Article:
Demand Continues To Grow In First- And Second-Tier Cities, As More Individuals Purchase First Automobile
Luxury automakers have been enthusiastic about the potential of the Chinese market for years, as the middle class began its rapid growth and more middle class individuals began to think about purchasing their first cars while wealthier individuals started “trading up” or buying their second or third vehicle. In recent months, as demand for higher-end automobiles shrank in developed markets, automakers have increasingly relied upon growth in the Chinese mainland to tide them over until higher profits started to show again in other areas. As growth there continues to lag, the Chinese market is increasingly looking like the true engine of sales for the short- to medium-term. Sensing this, the shift in automakers’ collective consciousness has turned distinctly eastward.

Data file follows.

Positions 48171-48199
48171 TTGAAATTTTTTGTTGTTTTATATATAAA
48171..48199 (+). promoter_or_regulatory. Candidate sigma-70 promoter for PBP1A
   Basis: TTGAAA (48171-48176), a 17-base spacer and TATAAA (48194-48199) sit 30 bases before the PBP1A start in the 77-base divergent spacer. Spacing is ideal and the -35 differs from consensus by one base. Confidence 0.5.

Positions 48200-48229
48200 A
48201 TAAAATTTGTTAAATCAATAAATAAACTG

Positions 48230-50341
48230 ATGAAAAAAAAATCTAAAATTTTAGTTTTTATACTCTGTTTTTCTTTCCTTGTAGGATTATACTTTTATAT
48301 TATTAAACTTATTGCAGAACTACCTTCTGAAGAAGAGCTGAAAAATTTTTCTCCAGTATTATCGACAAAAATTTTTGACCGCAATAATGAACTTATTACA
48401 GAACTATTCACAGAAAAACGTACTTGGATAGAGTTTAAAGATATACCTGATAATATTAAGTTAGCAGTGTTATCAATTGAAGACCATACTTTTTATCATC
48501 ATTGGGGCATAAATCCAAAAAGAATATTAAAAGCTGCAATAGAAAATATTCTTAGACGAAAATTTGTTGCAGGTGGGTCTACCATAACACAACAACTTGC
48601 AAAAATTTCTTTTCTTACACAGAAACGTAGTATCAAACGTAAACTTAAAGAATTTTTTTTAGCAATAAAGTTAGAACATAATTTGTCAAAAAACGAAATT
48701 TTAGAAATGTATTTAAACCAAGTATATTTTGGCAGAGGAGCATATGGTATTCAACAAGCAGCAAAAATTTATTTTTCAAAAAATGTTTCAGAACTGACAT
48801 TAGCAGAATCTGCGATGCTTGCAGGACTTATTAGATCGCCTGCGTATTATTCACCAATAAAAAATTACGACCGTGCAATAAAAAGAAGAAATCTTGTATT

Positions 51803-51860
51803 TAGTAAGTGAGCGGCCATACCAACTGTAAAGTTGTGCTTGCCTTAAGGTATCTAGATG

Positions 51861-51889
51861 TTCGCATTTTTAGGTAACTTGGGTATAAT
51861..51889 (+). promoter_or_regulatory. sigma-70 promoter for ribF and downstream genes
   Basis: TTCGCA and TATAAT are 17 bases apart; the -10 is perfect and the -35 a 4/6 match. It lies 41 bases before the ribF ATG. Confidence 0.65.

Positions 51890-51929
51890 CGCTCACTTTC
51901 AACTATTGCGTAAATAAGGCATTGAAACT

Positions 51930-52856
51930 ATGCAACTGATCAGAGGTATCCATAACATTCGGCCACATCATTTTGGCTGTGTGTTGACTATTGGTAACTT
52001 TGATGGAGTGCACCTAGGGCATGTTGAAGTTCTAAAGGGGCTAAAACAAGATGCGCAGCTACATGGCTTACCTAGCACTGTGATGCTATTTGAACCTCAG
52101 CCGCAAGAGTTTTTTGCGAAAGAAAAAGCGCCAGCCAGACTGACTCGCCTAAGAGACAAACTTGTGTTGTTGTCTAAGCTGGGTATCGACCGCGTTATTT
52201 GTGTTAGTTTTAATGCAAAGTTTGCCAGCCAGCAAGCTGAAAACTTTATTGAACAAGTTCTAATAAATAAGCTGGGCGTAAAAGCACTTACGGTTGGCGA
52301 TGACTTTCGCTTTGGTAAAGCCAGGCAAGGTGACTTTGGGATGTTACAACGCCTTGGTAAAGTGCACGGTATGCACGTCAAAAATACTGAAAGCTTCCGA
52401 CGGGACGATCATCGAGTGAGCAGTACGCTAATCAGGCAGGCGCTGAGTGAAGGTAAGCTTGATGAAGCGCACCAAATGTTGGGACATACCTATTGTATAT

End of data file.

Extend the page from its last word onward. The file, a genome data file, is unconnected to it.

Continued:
The Chinese market was, until recently, a blank slate for luxury carmakers. Until well into the 1990s, personal automobiles were still the domain of wealthy or powerful individuals, as China’s middle class was negligible in size. Through the post-WTO years, however, automobile segments from budget to luxury have seen strong growth, particularly in urban centers, where cars are both a luxury (as most megacities have relatively good, albeit crowded, public transportation) and a status symbol. Today, China Daily features an article about how steady growth of car ownership — especially higher-end cars — should buoy most luxury automakers for the time being, granted they retool their marketing and their product offerings for the mainland market: